Wireframes add immense value to a website design process by saving clients valuable time and money that is often lost solving UX and strategy problems down the road. The most visually engaging portion of a project is the design, so clients are often less interested in the wireframe phase than they are in seeing the executed design. Why? Internal stakeholders often see design as the greater value add because it provides an easier platform for feedback, clear visualization of project direction, and greater aesthetic options.
Wireframes, simply put, are vital steps in the user interface design processes. They help design and strategy teams visualize and anticipate content while organizing overall site structure. They are also a great way to begin developing meaningful interface solutions.
Why Use Wireframes?
Wireframes utilize the content structures and organization solidified in the sitemap to inform content hierarchy, page structure, and interactions, as well as to help build a framework. Designing without wireframes can create potential issues in the design phase, including incorrect hierarchies, in-progress functionalities, and other pain points.
Leveraging the usefulness of wireframes allows the design phase to incorporate aesthetics seamlessly into the structure to best communicate the brand visually for target audiences. It also allows the design phase to focus on stylization over strategy, clearly defining content hierarchy, call to action jump off points, footer content, and more early in the process.
What Is (and Isn’t) Wireframing?
Wireframes are structural guides that represent the skeletal framework of a website. Wireframes do not include design elements, instead focusing on functionality, behavior, and priority of content. In other words, these essential blueprints focus on overall user-experience and not the visual design. The wireframing phase plays a key role in helping clients iterate effective content structures for the web while communicating content hierarchy within any given page.
Wireframes also provide an ideal integration of content and design direction. Content can inform design through the use of wireframes, while design can simultaneously help with content creation. Wireframe templates are designed to identify and facilitate the functionality of a website, specifically emphasizing user flow and intention.
How Do Wireframes Work?
Wireframes are a revision-driven phase of the project in that they do not focus on aesthetics; specifically, they are not concerned with communicating typography, color choices, branding, photography, or art direction. They are simply communicating content priority on the page and illustrating elements that can lead user experience.
In some cases, wireframes can be linked together in order to simulate the intended interaction using interactive prototyping software like InvisionApp. The goal here is to quickly create a functioning interface without executing any actual development, allowing users to test key pages and sections on all platforms for the assurance of an intuitive and successful user experience.
Benefit: Responsive Development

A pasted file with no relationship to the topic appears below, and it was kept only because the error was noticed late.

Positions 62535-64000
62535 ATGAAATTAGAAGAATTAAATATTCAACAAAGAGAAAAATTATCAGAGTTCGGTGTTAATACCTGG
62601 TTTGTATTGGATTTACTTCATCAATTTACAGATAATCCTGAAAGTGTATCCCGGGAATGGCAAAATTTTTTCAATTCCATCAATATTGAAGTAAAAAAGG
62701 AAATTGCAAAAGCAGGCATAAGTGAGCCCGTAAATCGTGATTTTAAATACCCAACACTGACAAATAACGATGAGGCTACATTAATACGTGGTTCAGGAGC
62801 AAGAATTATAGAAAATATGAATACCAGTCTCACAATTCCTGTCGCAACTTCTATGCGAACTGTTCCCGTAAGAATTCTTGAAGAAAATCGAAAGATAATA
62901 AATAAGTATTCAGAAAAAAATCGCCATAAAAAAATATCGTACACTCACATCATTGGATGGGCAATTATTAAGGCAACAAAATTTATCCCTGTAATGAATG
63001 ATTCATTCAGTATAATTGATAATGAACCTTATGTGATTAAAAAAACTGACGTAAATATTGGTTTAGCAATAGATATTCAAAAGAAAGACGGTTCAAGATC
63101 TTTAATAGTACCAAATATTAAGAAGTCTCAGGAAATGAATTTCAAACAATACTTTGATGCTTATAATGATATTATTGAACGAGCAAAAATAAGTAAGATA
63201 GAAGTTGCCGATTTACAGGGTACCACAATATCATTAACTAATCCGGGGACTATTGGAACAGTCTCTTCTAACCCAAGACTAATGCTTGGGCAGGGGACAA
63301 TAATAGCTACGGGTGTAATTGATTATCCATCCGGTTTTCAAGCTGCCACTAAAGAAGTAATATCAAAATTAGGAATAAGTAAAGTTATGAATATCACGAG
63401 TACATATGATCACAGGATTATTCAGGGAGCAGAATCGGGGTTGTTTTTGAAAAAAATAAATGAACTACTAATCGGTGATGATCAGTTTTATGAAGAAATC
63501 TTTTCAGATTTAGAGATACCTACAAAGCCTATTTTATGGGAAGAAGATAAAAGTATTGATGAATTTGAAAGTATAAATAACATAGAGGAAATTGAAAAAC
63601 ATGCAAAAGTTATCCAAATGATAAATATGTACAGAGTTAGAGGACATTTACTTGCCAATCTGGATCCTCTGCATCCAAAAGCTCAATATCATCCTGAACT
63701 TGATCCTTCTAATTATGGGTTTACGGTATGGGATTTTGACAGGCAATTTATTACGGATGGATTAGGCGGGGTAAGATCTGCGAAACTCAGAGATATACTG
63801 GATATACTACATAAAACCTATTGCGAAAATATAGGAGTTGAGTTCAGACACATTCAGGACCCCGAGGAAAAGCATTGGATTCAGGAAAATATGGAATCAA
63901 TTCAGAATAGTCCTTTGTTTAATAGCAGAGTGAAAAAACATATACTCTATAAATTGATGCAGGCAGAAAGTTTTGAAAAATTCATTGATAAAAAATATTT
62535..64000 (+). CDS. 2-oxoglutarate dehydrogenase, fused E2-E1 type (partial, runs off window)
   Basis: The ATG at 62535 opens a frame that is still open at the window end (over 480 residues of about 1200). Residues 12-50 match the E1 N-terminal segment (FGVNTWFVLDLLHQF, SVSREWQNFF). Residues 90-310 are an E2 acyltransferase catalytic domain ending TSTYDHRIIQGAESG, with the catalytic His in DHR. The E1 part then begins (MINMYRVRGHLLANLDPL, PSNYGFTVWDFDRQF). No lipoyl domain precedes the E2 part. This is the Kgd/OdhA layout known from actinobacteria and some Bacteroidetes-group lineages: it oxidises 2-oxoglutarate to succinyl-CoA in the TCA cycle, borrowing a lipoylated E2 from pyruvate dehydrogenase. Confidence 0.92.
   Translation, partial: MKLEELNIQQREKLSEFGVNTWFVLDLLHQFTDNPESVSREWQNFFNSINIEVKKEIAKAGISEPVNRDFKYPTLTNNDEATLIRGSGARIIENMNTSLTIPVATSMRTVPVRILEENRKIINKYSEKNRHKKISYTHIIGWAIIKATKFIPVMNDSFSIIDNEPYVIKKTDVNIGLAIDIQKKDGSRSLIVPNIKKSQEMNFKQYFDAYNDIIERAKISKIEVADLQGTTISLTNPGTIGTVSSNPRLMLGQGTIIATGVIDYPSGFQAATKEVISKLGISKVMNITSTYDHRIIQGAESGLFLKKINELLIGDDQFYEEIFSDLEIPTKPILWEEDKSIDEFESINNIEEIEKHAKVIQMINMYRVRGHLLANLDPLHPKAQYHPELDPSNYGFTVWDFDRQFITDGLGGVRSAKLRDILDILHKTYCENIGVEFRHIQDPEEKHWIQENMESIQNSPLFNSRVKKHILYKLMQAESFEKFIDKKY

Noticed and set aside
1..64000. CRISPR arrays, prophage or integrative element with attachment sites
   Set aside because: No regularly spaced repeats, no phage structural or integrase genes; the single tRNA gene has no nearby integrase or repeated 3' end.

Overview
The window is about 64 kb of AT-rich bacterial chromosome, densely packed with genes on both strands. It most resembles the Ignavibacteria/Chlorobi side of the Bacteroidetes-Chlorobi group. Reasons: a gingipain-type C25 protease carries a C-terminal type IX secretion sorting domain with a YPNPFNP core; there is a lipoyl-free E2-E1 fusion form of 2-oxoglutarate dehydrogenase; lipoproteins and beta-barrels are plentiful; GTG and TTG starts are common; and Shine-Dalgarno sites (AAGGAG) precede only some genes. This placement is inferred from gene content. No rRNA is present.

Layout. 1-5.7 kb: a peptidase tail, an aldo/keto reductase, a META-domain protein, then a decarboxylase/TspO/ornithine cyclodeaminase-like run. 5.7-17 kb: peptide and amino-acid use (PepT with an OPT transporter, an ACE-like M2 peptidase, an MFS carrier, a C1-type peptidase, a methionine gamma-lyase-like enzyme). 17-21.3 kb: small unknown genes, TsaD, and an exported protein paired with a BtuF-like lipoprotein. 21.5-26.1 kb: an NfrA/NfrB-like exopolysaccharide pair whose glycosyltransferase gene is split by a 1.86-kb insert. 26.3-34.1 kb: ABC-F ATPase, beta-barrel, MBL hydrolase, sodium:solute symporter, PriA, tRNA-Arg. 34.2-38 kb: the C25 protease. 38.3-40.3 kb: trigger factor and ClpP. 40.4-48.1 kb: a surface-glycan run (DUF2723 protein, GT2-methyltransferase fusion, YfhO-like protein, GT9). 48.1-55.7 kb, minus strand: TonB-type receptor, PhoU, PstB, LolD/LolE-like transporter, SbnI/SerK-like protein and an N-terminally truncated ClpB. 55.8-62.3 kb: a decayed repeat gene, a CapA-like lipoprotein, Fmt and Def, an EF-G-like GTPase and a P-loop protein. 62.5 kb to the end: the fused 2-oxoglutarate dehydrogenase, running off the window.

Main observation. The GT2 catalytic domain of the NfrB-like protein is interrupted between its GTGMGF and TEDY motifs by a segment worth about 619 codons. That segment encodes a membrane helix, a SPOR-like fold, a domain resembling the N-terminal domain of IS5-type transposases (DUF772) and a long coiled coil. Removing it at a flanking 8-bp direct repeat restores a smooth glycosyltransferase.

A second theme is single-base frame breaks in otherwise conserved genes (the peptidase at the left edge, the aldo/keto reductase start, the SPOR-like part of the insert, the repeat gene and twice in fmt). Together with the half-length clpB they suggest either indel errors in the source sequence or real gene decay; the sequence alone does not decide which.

Wireframes also allow us to consider responsive implications for web development. The wireframing stage allows designers to draft adaptive elements specifically for mobile and tablet experiences. They also help developers understand the number of overall templates needed in order to account for specific content needs. Generally speaking, designers create a large number of wireframes that, when properly annotated, are useful guides for developers in building out a website.
As mentioned, prototyping is a direct benefit of engaging in the wireframing phase. Wireframes can be used to create prototype screens that can be linked together and brought forward for user testing. By developing an interactive browser-based prototype during the wireframe stage, client focus can be directed towards interaction and maximized agile iteration. This allows designers to focus on conveying the core mission of the page without the aesthetic distraction of visual designs. They are also valuable references for content strategy because they illustrate important headline structures and character counts, as well as demonstrate how visuals and text should be balanced on a page.
Benefit: User Testing
As an avenue for live user testing, wireframes allow strategy and design teams to collect feedback from actual users on the interactive wireframe prototype. As such, crucial insights can be gained for executing the design of an optimal user experience. This also helps our team identify potential problems with the interface solution early so we can iterate and tweak the issue to ensure a seamless user experience.
Prototypes are live tested by targeted users on all devices, and the resultant analysis is incorporated into revisions to address associated interface challenges and pain points. The end product will have gone through several user testing sessions and revision rounds, thus increasing the overall performance and user experience.
If wireframes are being considered for your next web project, evaluate their purpose in the project timeline and in terms of their ability to iterate content structures and design functionalities. With these intentions in mind, strategy, design, and development will be set up for a smooth design process and successful project execution for the client by using the wireframe process to its full advantage.
Still confused about how powerful this phase is for a web project? Reach out to our team and let our Director of Strategy share more. Email us at firstname.lastname@example.org.